A proposed compensation settlement of $57 million by the Metropolitan Sewerage District of Buncombe County for the proposed Asheville water system merger was officially endorsed on Friday by the MSD board’s planning committee, and moves to the full board on December 12.
While there was no formal action taken, the board of the Metropolitan Sewerage District has reviewed what were called “underlying assumptions” used by staff in studying the proposed merger of the Asheville water system with MSD’s operation. The option of leasing the approximately 20,000 acres of protected watershed, leaving ownership in the hands of the city, was one item on that list of eight.
Not surprisingly, jobs and the economy were premiere topics at the Asheville Area Chamber of Commerce’s candidate forum on Thursday. But in no time at all, education and local government control — the Asheville water system being the prime example — also bobbed to the top.
Democrats controlled the N.C. Legislature for 140 years. Less than two years after Republicans took control of the North Carolina General Assembly, they skillfully managed to get a constitutional amendment passed, voiding all civil unions as well as guaranteeing [that] gay men and women in North Carolina have no equal protection under the law and […]
WNC representatives saw movement on a number of House bills carrying their names last week, but partisanship remains the general rule of sponsorship.
While budget and redistricting plans for the state are boiling in the Legislature, the back burners are currently full of legislation that has been neither enacted nor discarded this session. As a result, the rules were changed last week to stretch the crossover deadline.
The Joint Committee on Regulatory Reform, established by North Carolina legislators this year, is on the road. Its mission: Scrutinize “burdensome state rules and regulations on behalf of the private sector.” The 18-member team wants to hear from business and farm owners around the state concerning “outdated rules and regulations that should be eliminated.” The […]
The North Carolina General Assembly’s protest of the national health-care mandates is resting uneasily on the governor’s desk.
In a bit of a shell game, legislators continued to formulate their approach to the state’s budget deficit even as the governor announced that new projections had erased $1 billion of the originally predicted $3.7 billion shortfall for the next fiscal year. (The projected deficit was subsequently scaled down to $2.4 billion.) Meanwhile, the Legislature […]
Entering her fourth term in the N.C. General Assembly, Rep. Susan Fisher of the 114th District is the senior representative from Buncombe County. As a Democrat, however, she lost the leadership positions she held last year as Republicans took control of both houses of the Legislature in January. "None of the Democrats are seeing office-holding […]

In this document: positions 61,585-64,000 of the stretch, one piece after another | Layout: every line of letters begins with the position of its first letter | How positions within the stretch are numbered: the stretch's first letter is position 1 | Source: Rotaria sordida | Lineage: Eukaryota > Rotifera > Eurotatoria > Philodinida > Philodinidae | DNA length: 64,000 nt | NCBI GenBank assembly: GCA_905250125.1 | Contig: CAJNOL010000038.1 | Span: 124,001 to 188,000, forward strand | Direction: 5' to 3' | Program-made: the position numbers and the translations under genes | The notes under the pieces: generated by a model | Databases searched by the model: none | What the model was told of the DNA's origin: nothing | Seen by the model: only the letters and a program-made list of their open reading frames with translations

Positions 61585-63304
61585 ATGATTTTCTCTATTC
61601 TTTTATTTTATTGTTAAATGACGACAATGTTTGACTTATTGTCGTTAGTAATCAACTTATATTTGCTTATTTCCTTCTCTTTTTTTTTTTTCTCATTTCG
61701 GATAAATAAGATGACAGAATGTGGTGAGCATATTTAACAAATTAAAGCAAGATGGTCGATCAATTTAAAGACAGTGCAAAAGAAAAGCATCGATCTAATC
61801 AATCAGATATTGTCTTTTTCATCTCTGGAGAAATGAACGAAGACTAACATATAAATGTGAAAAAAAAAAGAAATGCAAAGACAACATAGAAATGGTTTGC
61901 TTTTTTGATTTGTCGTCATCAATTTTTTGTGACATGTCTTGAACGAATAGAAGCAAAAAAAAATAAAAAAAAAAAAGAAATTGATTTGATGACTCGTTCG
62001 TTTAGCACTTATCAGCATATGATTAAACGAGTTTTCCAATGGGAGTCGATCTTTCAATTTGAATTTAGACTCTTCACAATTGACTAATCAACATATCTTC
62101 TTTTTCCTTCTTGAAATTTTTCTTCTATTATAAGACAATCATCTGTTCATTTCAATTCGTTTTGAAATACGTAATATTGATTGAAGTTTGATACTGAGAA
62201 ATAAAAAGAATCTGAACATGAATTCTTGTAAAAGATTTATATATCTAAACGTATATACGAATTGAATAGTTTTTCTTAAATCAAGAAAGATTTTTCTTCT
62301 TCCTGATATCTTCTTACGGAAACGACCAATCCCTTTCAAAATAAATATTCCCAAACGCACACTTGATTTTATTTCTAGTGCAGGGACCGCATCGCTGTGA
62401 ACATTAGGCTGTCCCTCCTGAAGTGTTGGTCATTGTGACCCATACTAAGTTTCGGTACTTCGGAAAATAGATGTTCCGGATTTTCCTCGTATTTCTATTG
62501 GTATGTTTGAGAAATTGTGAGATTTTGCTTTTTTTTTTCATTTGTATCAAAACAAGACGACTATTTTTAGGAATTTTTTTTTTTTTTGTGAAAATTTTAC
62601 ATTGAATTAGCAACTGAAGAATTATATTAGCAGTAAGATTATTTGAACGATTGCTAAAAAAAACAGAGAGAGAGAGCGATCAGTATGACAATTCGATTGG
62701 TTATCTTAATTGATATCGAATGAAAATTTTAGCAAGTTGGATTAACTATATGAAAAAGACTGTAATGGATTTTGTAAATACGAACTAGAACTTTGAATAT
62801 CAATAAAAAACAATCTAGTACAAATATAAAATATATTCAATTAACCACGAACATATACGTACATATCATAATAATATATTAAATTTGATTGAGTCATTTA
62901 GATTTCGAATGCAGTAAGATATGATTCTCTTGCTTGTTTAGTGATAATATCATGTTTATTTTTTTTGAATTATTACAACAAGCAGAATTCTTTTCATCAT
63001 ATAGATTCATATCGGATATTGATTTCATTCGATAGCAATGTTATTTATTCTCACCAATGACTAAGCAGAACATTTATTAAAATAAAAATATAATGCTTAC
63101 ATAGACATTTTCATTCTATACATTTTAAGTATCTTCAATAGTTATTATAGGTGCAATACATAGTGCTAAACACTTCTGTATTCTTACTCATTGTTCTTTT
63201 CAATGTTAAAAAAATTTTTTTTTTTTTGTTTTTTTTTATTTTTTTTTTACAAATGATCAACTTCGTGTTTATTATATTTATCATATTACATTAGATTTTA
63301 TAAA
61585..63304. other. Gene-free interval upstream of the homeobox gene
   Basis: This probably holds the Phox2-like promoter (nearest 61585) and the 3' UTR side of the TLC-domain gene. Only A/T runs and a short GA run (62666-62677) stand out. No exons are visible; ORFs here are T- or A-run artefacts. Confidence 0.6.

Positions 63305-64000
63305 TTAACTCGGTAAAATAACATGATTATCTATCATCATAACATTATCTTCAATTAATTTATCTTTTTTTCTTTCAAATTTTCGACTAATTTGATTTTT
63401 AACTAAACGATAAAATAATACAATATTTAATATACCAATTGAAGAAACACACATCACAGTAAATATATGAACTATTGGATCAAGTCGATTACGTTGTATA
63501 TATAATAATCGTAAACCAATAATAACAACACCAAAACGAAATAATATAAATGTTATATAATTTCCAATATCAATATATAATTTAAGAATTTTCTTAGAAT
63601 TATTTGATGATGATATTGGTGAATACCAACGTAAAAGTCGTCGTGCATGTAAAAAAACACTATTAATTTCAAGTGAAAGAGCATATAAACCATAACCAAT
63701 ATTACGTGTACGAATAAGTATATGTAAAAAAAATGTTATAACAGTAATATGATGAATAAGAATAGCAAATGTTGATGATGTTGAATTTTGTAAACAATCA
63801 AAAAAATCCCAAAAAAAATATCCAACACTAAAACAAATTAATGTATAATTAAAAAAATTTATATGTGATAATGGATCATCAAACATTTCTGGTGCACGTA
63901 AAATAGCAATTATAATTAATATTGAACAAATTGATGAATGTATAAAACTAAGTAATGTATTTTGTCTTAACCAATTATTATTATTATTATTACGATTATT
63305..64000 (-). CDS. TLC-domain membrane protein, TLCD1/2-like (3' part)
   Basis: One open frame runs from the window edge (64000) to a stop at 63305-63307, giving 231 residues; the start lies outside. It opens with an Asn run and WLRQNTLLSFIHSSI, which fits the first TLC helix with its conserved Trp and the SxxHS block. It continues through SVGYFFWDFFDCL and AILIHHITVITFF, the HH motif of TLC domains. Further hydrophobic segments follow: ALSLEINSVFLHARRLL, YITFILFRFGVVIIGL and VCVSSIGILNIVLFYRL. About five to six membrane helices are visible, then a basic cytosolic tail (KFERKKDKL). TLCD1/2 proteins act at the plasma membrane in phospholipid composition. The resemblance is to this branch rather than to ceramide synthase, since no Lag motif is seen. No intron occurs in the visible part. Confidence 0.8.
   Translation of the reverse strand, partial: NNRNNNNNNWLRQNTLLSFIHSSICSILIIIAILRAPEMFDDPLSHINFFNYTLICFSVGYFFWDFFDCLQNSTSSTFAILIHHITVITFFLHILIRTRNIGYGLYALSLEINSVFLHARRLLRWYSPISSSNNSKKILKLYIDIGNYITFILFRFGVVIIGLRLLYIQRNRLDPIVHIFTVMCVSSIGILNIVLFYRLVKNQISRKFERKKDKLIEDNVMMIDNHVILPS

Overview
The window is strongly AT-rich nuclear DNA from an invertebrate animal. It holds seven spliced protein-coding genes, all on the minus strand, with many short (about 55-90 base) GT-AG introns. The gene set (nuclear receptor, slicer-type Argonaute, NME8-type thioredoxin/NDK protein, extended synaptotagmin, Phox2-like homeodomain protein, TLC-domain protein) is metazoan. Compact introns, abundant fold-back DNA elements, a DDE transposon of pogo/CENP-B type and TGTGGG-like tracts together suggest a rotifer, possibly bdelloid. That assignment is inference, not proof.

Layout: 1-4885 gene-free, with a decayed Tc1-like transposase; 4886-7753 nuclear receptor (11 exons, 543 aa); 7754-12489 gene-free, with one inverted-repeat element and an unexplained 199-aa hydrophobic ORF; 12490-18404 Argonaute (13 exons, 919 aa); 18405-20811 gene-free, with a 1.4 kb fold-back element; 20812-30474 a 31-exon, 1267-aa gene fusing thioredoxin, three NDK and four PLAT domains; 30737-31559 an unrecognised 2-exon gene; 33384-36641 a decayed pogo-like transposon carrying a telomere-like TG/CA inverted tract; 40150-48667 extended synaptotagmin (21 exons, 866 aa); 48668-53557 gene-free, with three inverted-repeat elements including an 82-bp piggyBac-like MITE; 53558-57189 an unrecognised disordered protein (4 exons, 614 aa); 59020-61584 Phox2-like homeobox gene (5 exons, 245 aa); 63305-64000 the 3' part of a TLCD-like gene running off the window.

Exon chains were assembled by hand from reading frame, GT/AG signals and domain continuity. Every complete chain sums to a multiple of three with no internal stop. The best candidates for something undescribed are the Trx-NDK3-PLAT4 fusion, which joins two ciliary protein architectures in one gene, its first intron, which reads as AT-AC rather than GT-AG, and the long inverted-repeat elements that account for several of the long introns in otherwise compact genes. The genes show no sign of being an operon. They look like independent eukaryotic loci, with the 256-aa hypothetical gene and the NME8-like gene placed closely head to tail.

In a bit of a shell game last week in the N.C. General Assembly, legislators continued to look for their own approach to the state’s budget deficit while the governor announced new deficit projections had erased $1 billion of the original $3.7 billion shortfall.
Buncombe County’s senior representative in the North Carolina House sees an “interesting time” ahead for the next two years, but says the minority Democrats are working very well together.
Thursday, May 14, is this year’s crossover date for the N.C. General Assembly—when all legislation not requiring new funding must move from one chamber to the other to be eligible for passage.
Action in the N.C. General Assembly for the past and current week addresses sex education in the schools, the misrepresentation of bottled “N.C. spring water,” and limits on developer responsibility for street construction.
The N.C. General Assembly is considering allowing video gaming in the state—and taking a cut of the action.
Buncombe County Rep. Bruce Goforth has introduced a bill in the House to extend “certain permits and approvals” affecting development or real property in the state. The extension period begins Jan. 1, 2007, and continues through Dec. 31, 2010,
Bills introduced in the N.C. House last week included action to hold a statewide referendum on medical marijuana, introduce more energy efficiency in state-funded buildings and in the state building code, and establish a Department of Military & Veterans Affairs.
Legislation introduced yesterday in the N.C. General Assembly could make public records more accessible by allowing for recovery of attorney’s fees in successful suits for disclosure.
A variety of bills went into the legislative queue over the past week, including a renewed effort to regulate steep-slope construction and a Consumer Health Freedom Act to provide for access to alternative and complementary medicine.
Lanier Cansler, North Carolina’s new secretary of health and human services, minced no words, proclaiming, “I’ve made it clear: Mental-health reform is over.” Citing a pattern of “constant change and problems” since 2001’s failed attempt to transition patients from state hospitals into community-care networks that never adequately materialized, Cansler declared, “We’ve got to create the […]
Among the far-ranging topics of legislation submitted in the N.C. General Assembly over the past week were bills that would amend the absentee voting law, permit immediate euthanization of stray animals that bite humans, limit mandatory testing in the public schools, and provide written parental notification when a student is recommended for expulsion or suspension.